BCCC wants city to extend pipeline to training center

Published 8:03 pm Friday, March 11, 2016

Beaufort County Community College wants the City of Washington to extend a water line to its “live burn” training center on the BCCC campus.

The Washington City Council, during its meeting Monday, is expected to consider three options suggested by city staff. One option has the city allocating $55,730 for a 10-inch water line extension to the center. A second option has the city allocating half that amount if Beaufort County funds the other half. The third option would have the city not providing funding for the project.

The new center includes a burn room, confined space and rappelling station, which imitate experiences of real fires.

Barbara Tansey, BCCC president, is scheduled to discuss the college’s request with the council, according to the council’s tentative agenda for the Monday meeting. City Manager Bobby Roberson is expected to deliver the city staff’s presentation about the issue to the council.

Also on Monday, the council will consider approving fees for the use of the new pier on the Stewart Parkway promenade and “Crab Park,” the area at the west end of Stewart Parkway where the former dockmaster’s station was located and where several of the large, painted crabs are located. The city’s Recreation Advisory Committee recommends the city adopt the proposed fees.

City residents would pay less to use the pier’s shelter and for electricity than non-city residents would pay. A resident renting the pier for four hours would pay $80, or $120 a day. A non-resident would pay double those amounts. All users would pay $25 a day for electricity.

City residents would pay $50 to use the park for four hours, or $75 a day. Non-residents would pay double those fees to use the park. All users would pay $25 a day for electricity.

In other business, Mickey Cochran, a resident of East 10th Street, is scheduled to make a request to ban parking on the south side of East 10th Street between Nicholson and Telfair streets. Several years ago, Cochran asked the city to consider installing speed bumps on a section of East 10th Street and better enforce speed limits on the street.

The council meets at 5:30 p.m. Monday in the Council Chambers in the Municipal Building, 102 E. Second St. To view the council’s agenda for a specific meeting, visit the city’s web­site at www.washingtonnc.gov, click “Government” then “City Council” heading, then click “Meeting Agendas” on the menu to the right. Then click on the date for the appropriate agenda.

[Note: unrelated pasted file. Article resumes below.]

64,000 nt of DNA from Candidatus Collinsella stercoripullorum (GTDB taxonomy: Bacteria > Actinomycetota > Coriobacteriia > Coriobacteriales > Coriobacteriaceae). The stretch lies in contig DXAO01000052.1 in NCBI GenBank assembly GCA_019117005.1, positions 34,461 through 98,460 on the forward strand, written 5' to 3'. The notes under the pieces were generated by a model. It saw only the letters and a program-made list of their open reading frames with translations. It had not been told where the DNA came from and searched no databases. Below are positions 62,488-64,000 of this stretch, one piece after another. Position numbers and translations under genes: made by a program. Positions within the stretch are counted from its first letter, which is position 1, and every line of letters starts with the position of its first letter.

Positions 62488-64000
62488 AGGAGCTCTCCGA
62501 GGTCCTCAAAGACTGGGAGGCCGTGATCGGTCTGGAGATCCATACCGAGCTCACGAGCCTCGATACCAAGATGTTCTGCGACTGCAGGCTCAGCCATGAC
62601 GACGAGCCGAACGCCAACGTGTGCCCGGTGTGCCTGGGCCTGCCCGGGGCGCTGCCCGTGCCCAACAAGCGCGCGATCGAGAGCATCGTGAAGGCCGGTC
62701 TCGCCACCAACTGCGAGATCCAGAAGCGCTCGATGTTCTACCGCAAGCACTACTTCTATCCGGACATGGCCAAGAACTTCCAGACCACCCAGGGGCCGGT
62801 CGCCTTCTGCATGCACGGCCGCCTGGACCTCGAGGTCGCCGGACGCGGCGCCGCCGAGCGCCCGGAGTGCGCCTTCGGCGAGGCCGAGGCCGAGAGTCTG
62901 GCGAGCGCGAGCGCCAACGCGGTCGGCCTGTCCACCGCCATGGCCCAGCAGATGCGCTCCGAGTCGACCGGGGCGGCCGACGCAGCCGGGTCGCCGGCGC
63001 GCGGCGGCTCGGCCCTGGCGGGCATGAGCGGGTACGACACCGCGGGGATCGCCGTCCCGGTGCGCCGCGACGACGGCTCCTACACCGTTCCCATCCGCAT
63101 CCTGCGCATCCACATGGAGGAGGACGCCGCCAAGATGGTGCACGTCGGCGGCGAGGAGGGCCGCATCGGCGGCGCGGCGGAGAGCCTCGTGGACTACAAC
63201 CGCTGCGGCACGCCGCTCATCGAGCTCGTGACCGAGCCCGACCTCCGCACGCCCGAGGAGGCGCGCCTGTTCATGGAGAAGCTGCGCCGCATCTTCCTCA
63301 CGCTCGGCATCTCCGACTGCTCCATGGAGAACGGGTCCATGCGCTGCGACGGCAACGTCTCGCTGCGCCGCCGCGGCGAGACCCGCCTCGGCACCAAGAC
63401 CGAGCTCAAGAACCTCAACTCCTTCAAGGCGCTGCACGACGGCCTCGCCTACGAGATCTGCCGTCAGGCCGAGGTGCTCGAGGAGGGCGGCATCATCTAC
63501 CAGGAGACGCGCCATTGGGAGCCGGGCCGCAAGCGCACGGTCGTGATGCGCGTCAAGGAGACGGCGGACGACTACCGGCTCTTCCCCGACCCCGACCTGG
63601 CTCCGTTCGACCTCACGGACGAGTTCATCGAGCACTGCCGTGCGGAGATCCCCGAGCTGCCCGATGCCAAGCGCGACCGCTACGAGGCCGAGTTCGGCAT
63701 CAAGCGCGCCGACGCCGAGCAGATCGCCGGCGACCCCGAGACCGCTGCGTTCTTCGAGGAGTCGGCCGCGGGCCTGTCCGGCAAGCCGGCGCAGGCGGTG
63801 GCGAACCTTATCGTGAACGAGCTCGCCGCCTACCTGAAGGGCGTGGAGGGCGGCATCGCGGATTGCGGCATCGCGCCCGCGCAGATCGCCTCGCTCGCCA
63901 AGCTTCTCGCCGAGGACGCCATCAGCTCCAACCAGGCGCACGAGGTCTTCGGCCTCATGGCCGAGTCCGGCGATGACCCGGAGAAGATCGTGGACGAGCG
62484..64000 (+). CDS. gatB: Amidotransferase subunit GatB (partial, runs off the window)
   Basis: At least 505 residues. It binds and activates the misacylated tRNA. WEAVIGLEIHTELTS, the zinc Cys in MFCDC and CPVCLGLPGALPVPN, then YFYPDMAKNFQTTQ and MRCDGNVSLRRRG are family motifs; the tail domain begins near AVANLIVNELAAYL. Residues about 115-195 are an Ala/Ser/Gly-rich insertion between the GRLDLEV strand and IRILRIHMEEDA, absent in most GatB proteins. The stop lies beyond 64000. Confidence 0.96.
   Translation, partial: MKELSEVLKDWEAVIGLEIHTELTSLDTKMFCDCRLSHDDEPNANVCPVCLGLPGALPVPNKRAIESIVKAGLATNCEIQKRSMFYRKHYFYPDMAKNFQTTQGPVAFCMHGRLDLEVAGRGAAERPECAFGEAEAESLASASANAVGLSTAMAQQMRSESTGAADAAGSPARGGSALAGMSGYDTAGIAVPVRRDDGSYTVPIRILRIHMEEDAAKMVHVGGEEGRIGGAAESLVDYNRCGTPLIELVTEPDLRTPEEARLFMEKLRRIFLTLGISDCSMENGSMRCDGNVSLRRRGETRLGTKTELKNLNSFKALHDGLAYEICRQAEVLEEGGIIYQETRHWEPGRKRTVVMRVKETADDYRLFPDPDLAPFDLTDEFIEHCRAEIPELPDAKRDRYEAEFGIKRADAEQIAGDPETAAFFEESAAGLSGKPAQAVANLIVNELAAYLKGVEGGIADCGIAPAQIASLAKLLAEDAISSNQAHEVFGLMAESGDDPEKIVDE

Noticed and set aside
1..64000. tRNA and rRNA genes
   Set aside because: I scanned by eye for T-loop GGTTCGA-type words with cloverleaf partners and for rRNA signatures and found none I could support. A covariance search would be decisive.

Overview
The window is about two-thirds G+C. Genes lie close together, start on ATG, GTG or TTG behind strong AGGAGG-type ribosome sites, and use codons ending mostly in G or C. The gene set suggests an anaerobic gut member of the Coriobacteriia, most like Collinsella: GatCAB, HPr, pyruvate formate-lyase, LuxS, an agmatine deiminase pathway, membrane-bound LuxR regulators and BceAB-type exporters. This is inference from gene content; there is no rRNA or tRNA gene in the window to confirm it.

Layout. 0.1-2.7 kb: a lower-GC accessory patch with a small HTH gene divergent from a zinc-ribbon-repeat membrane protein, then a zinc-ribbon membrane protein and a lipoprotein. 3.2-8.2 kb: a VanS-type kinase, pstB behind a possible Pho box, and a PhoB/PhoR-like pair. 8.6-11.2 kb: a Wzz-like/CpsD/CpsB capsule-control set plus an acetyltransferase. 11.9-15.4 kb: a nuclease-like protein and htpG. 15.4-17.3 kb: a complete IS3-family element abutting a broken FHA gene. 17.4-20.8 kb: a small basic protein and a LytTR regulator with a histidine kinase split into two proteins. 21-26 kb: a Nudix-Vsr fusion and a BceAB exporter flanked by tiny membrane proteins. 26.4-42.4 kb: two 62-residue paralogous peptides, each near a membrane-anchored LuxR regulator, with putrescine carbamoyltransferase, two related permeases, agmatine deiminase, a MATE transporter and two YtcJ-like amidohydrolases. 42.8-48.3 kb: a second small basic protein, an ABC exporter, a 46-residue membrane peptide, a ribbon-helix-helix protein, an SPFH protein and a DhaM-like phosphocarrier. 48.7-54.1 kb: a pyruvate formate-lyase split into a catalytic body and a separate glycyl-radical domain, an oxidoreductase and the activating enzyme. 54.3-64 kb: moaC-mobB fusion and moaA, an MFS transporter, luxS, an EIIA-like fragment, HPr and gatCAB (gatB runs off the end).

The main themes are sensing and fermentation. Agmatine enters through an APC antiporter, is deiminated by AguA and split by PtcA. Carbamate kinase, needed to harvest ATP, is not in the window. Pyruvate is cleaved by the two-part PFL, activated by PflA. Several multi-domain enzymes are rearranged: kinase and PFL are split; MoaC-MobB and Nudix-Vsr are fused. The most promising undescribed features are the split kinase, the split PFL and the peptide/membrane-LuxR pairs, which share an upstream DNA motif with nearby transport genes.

About Mike Voss

Mike Voss is the contributing editor at the Washington Daily News. He has a daughter and four grandchildren. Except for nearly six years he worked at the Free Lance-Star in Fredericksburg, Va., in the early to mid-1990s, he has been at the Daily News since April 1986.
Journalism awards:
• Pulitzer Prize for Meritorious Public Service, 1990.
• Society of Professional Journalists: Sigma Delta Chi Award, Bronze Medallion.
• Associated Press Managing Editors’ Public Service Award.
• Investigative Reporters & Editors’ Award.
• North Carolina Press Association, First Place, Public Service Award, 1989.
• North Carolina Press Association, Second Place, Investigative Reporting, 1990.
All those were for the articles he and Betty Gray wrote about the city’s contaminated water system in 1989-1990.
• North Carolina Press Association, First Place, Investigative Reporting, 1991.
• North Carolina Press Association, Third Place, General News Reporting, 2005.
• North Carolina Press Association, Second Place, Lighter Columns, 2006.
Recently learned he will receive another award.
• North Carolina Press Association, First Place, Lighter Columns, 2010.
4. Lectured at or served on seminar panels at journalism schools at UNC-Chapel Hill, University of Maryland, Columbia University, Mary Washington University and Francis Marion University.

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